35 movies to see in 2020

Jeva Lange

I'm calling it right now: 2020 is going to be the year of women directors.

Over a third of the movies I'm most looking forward to in the upcoming year will have women at the helm, a percentage that is still painfully too low, but also, encouragingly, the highest since I've begun making these lists. From established names like Sofia Coppola to newcomers like Autumn de Wilde, it's safe to say the future isn't just femalethe present is as well. Hey Academy voters, bookmark this page!

There are also many highly-anticipated movies to look forward to from major (male) auteurs. In addition to projects by Christopher Nolan, Edgar Wright, Steven Spielberg, Spike Lee, and David Fincher, coming down the pipeline are yet-untitled (and thus excluded on this list) projects by Wes Anderson, Paul Thomas Anderson, and Jonathan Glazer.

It's safe to say you won't be wanting for something to watch. Here are 35 movies to see in 2020.

1. Color Out of Space (Richard Stanley, Jan. 24)



When you talk about "unadaptable" stories, you tend to mean literature that is either so stylistic, or so internally-focused, that it wouldn't translate well to screen. My favorite H.P. Lovecraft short story, "The Color Out of Space," is unadaptable for another reason: it revolves around a pigment that is "almost impossible to describe ... it was only by analogy that they called it color at all." Good luck putting that on screen! Then again, count on director Richard Stanley (who hasn't made a fictional film since 1992's Dust Devil) to be the one to attempt it. Starring Nicolas Cage, who is good again, The Color Out of Space could be the movie that pulls this one off (even if the "color" seems from the trailer to be, well, a more terrestrial fuchsia).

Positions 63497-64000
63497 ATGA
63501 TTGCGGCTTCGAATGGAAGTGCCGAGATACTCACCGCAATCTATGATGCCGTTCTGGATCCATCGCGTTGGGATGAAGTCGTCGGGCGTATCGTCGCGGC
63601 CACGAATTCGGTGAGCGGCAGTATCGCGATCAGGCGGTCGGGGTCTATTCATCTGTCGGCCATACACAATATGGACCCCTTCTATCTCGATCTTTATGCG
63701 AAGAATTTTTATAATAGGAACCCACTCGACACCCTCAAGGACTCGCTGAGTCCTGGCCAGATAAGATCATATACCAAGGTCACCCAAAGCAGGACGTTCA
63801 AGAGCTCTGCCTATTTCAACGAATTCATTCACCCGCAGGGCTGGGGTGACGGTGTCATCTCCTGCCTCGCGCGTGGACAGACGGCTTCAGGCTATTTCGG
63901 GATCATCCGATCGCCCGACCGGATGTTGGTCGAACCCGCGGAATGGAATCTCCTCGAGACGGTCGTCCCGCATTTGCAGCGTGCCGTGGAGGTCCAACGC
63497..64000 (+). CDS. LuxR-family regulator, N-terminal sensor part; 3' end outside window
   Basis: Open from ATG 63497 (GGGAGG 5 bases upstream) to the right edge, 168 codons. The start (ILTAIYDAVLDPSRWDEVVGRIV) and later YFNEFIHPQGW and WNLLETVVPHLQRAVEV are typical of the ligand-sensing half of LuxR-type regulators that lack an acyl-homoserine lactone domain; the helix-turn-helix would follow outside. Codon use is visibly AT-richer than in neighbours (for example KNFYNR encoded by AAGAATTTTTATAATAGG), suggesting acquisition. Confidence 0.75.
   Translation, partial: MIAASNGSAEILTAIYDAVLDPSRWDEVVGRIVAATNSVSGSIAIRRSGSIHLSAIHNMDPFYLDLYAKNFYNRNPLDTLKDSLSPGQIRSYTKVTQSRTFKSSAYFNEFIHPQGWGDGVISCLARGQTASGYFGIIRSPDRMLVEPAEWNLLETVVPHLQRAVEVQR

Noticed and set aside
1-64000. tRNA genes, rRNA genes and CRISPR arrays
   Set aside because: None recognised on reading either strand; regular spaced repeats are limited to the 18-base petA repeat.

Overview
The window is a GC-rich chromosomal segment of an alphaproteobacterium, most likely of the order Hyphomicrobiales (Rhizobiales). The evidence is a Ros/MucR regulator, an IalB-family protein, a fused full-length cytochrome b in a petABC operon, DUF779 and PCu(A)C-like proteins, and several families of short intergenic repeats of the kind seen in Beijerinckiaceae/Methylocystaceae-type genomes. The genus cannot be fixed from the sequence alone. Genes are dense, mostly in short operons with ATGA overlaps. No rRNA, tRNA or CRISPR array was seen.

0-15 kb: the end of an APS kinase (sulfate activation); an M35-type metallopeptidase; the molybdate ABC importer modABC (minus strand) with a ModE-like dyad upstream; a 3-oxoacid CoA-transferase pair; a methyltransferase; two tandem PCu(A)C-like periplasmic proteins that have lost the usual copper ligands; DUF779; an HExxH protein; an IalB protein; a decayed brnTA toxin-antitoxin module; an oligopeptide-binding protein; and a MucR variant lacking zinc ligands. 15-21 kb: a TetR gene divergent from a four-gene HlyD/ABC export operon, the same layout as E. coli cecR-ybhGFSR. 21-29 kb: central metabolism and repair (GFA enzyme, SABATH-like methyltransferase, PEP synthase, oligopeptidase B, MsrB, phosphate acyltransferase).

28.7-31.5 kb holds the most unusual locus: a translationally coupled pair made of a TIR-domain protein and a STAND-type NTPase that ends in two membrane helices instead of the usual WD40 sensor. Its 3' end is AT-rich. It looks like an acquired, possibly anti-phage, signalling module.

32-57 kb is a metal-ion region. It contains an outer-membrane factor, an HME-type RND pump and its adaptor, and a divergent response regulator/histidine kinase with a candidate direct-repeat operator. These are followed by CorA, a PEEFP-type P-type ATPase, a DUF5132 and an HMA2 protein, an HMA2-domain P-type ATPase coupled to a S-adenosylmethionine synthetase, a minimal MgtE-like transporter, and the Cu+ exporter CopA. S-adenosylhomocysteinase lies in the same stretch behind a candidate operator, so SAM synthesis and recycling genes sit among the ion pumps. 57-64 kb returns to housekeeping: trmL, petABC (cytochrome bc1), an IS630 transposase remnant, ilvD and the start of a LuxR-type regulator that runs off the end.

2. Beanpole (Kantemir Balagov, Jan. 29)



Parasite is a lock to win the Oscar for Best International Feature this year, but Beanpole — Russia's submission — is, in my opinion, an equally terrific film (I had an opportunity to see it at the New York Film Festival last year). Finally being released into theaters this January, Beanpole is set in Leningrad in 1945, not long after the horrific two-year siege with the Nazis has been lifted. Quiet Iya has returned from the war, working as a nurse and acting as surrogate mother to her absent friend's 3-year-old son, Pashka. Beanpole is only the second film by 27-year-old Kantemir Balagov (Closeness), who won Best Director at the prestigious Cannes Film Festival for his effort, but its tragic handling of the traumatic aftermath of war is masterfully done.

3. Birds of Prey: And the Fantabulous Emancipation of One Harley Quinn (Cathy Yan, Feb. 7)